General Waste Management Plan Safety

General Waste Management Plan


Universal waste is a category of widely generated hazardous waste that poses a relatively low risk to human health and/or the environment during accumulation, storage, and transport. Universal wastes are generated by nearly every type of business, as well as in private residences. Because of the low risks and widespread use associated with universal waste, the regulations pertaining to universal waste management are much less stringent than those for non-universal hazardous wastes. Universal waste is regulated by the Environmental Protection Agency under 40 CFR 273 (Standards for Universal Waste Management). 

This program is applicable at every work location where universal wastes are generated. 


Hazardous wastes that can be handled as universal waste include batteries, pesticides, mercury containing devices, lamps, cathode ray tubes, and antifreeze. 

  • Definitions
    • Batteries – There are many types of batteries with various chemical compositions. They can be of varying shapes, sizes, and styles: cylindrical, rectangular, flat cells, button cells, lantern, nine volt, and battery packs are all common. The battery chemistry is what determines its regulatory status. Batteries regulated as universal waste have one of the following chemistries: lead acid, nickel cadmium, silver, mercury, or lithium.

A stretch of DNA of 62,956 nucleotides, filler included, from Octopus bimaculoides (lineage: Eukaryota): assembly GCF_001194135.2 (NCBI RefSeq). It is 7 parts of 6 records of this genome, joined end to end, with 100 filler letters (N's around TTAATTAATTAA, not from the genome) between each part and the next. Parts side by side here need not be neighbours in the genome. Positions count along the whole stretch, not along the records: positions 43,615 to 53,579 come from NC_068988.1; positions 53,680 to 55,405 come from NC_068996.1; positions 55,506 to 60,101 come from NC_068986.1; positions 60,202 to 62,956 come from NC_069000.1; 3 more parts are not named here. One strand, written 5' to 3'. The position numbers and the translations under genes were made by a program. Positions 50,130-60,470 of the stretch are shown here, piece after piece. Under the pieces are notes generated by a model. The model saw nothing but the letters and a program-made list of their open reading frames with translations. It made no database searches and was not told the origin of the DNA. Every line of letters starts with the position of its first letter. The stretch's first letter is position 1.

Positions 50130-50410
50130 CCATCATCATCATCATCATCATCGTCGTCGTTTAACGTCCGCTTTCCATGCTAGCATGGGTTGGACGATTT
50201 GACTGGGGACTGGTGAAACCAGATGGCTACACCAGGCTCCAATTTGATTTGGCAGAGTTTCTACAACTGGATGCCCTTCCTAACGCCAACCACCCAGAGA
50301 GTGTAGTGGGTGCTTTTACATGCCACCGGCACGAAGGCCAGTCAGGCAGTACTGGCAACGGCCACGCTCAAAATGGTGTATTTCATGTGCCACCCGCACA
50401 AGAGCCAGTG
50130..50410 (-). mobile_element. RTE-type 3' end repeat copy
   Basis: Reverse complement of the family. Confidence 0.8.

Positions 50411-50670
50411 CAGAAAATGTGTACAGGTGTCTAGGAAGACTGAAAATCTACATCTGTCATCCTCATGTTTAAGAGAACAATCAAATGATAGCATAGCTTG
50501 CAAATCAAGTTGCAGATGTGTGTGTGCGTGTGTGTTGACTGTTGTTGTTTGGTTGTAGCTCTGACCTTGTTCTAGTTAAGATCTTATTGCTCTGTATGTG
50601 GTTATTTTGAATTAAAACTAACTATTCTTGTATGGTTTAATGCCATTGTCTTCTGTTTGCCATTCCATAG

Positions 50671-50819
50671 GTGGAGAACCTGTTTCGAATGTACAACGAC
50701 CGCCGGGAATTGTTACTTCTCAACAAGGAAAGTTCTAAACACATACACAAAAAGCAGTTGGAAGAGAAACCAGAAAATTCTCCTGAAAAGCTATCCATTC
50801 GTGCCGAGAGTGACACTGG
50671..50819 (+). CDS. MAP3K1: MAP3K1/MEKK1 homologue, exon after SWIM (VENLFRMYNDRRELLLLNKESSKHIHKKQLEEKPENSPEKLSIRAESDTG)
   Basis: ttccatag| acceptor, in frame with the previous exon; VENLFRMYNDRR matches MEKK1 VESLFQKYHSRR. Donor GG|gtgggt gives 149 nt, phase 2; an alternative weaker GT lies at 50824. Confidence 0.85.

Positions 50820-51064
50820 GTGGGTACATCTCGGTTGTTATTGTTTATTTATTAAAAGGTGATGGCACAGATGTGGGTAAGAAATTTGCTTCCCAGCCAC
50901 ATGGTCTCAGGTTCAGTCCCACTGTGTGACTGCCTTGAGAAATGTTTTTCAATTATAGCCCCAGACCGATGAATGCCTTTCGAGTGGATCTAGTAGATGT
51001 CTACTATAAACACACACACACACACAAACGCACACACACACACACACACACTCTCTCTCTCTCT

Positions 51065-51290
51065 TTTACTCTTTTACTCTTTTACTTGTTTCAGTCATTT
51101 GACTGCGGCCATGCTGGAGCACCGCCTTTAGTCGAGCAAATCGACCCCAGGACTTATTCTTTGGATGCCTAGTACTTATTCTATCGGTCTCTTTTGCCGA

• Alkaline, zinc carbon, zinc chloride, and lithium-ion batteries are not universal waste and can be disposed through recycling. However, automotive lead acid batteries must be handled as universal waste
    • Mercury Containing Devices – Thermostats, thermometers, manometers, barometers, relays, and switches are all devices that can contain mercury. These devices can be managed under the universal waste rule provided they are intact
    • Lamps – A lamp, or the bulb or tube portion in an electrical lighting device, contains a small amount of mercury. Small amounts of cadmium can also be present in some types of lamps. For these reasons, they must be managed as universal waste. Lamps regulated as universal waste can be fluorescent, high intensity discharge, neon, mercury vapor, high pressure sodium, and metal halide lamps
    • Cathode Ray Tubes (CRTs) – are the video display portion of a computer monitor or television set. CRTs contain a significant amount of lead. For example, a 27-inch CRT-type television contains about 8 pounds of lead. The presence of lead requires that CRTs be managed as universal waste
    • Waste Antifreeze – ethylene glycol and propylene glycol are the common constituents of antifreeze. Neither of these is regulated as a hazardous waste if not used in an engine application. During engine use, antifreeze chemically breaks down and becomes acidic, corroding the engine’s cooling system. This corrosion causes the antifreeze to become contaminated with lead particles. Additionally, the antifreeze may become contaminated with gasoline, which contains benzene
    •  Responsibilities: